05222019_tct_con_tireswing

The author, Mary B. Olsen, submitted this photo. She wrote, “I took this photo last year, but this year only the old maple tree stands.”

By Mary B. Olsen

Shell Lake

(Washburn County)

Very few parts are required to engineer the installation of a backyard swing. All you need is an old automobile tire, a strong rope and a sturdy branch of a tree. When I came to live in this house, there were in my yard two well-established maple trees.

Back on the farm when my children were growing up, we had an old-fashioned tire swing in the yard. Now that there were grandchildren, I wanted a swing for them when they came to visit. I had saved an old tire. I happened to have a length of rope of the type used for lifting hay bales into the hayloft of a barn. It was right for the job.

My two grandsons, Chris and Cody, came to visit. They were more than willing to climb one of the maple trees and tie the rope around a strong branch. They scrambled down. We tied on the tire and the swing was complete. They did some trial rides and found it working well. Other kids came from time to time and the swing was enjoyed by all.

It is hard to believe that was more than 16 years ago. Last spring, I checked the swing and noticed the branch on which the swing was tied had no leaves on it and looked like it was drying up. Those years of use for a swing had been cutting off the life of that strong branch. The tree was still standing tall and sending its little two-winged seeds into the air to fly far and wide. It looked just as well as the companion tree near it but the branch was not strong enough to support the tire swing. It had to come down. And it did. One of my grandchildren visiting came into the house and cried, “The swing is gone!” I told him, sadly, its branch had fallen down.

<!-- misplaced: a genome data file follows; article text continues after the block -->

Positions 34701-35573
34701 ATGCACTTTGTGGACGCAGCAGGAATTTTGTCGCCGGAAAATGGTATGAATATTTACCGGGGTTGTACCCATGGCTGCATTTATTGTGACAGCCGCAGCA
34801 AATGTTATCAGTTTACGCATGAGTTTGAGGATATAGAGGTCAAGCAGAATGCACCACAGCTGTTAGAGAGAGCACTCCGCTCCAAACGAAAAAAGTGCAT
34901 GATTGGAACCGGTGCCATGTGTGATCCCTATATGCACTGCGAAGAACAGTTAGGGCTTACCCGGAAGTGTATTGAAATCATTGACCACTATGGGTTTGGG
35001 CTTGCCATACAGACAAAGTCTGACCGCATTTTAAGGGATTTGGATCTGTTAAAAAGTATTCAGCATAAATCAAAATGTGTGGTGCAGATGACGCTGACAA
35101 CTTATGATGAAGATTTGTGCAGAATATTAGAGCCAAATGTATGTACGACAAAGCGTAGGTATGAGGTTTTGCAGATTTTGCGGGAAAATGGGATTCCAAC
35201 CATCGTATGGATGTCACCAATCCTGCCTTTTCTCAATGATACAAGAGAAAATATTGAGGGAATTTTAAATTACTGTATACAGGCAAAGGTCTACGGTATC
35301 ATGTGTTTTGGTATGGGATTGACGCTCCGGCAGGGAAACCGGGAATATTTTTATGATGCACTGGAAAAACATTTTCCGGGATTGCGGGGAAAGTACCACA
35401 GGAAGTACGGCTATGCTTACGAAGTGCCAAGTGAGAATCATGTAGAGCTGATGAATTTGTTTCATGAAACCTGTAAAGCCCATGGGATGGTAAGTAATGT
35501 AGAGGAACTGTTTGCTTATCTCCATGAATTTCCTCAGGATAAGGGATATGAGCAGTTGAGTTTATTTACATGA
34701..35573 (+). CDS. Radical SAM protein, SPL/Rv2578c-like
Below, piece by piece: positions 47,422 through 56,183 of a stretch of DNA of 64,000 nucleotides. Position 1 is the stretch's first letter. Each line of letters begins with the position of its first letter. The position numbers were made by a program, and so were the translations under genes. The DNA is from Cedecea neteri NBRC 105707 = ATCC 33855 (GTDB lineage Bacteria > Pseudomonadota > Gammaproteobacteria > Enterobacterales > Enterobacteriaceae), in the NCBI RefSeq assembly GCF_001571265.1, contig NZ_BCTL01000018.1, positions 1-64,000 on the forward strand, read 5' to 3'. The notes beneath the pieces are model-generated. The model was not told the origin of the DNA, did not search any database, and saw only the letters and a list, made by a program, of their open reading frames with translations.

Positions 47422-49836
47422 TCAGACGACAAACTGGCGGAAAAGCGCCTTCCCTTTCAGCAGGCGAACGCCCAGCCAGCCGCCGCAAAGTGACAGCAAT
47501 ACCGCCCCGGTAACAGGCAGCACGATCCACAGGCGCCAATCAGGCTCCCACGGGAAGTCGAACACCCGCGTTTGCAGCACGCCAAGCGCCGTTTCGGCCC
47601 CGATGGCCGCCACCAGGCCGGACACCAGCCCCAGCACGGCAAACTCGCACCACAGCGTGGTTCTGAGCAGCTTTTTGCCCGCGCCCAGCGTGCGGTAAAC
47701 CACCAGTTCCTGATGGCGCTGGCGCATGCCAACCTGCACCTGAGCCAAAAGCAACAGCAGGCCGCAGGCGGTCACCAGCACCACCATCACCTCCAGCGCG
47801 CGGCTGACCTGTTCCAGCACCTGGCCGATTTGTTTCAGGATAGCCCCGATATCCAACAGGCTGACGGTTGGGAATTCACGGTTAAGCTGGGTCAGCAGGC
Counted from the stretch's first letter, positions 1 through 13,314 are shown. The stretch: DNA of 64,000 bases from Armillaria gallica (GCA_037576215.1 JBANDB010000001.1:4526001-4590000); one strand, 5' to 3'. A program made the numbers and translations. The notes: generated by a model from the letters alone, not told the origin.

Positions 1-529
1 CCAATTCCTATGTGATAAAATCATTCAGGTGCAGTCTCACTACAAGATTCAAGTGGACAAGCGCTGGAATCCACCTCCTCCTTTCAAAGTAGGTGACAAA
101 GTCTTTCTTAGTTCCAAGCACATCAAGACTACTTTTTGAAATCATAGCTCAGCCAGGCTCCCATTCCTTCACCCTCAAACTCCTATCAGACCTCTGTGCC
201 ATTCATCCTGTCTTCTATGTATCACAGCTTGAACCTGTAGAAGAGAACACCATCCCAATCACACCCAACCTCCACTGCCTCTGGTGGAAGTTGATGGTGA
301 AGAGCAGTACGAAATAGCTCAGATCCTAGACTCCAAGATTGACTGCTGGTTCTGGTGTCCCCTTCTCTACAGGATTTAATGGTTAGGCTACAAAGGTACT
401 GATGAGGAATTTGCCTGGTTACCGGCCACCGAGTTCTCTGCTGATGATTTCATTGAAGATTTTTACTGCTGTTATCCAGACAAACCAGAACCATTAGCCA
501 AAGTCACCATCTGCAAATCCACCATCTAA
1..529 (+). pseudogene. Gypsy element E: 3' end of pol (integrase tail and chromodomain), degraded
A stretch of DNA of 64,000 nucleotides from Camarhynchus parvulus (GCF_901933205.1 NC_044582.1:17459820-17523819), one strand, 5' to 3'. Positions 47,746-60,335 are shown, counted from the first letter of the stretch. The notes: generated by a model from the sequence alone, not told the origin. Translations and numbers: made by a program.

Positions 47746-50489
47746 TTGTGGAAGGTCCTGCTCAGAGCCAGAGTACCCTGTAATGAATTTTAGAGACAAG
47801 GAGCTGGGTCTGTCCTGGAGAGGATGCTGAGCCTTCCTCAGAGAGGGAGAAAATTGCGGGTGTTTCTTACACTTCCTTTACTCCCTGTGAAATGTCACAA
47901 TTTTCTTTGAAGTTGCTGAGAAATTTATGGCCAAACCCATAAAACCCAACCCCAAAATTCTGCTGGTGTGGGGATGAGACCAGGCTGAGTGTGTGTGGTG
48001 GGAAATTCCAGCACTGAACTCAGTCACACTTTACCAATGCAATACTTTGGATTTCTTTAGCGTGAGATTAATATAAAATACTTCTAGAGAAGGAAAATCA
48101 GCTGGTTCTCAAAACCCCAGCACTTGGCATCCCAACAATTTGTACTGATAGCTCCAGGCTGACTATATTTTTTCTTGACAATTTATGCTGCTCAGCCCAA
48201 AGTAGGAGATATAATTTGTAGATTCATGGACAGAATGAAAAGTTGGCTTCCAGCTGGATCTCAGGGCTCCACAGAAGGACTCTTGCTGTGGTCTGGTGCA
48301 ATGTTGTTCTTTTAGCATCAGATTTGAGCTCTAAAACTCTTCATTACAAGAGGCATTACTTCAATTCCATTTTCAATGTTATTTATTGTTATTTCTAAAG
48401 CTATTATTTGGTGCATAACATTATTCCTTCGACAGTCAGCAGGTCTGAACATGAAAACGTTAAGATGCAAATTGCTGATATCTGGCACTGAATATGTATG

Every summer the swing was there for the kids. It was an institution. When we had a picnic in the yard, the boys enjoyed swinging and straddled the tire. They could twist it around and around and then let it twirl them back. The girls perched with their legs inside the tire, like one sits on a board swing, and they liked someone to push them higher and higher. The parents were called to push their child. The older kids pushed the smaller ones. There was a lot of laughter and even a bit of squabbling and crying over someone hogging the swing. You might say that swing was a way of learning how to get along with others. With supervision, everyone took turns to enjoy the swing.

As a child growing up, we had a swing in our backyard that was only two ropes and a board seat set up by our dad. Later, when there were grandchildren, my parents had a set of swings with a baby swing and the usual board swing on chains. It was similar to the kind found in public parks.

Years ago there were tire swings in almost every backyard where there was a tree. In this area, when we came here, there was a house on every 40 where children were part of a family farm. Over the years, the farms became larger and schools were consolidated. The country schools in rural areas near my hometown had swings and playground equipment, while the public school in town did not. I wished they had swings at our school in town. Things change, but the desire kids have to get on a swing and soar into the sky still remains.

I remember the poem by Robert Louis Stevenson called “The Swing.”

How do you like to go up in a swing,

Up in the air so blue?

Oh! I do think it the pleasantest thing

Ever a child can do.

Up in the air and over the wall,

Till I can see so wide,

Rivers and trees and cattle and all

Over the countryside--

Till I look down on the garden green,

Down on the roofs so brown--

Up in the air I go flying again,

Up in the air and down!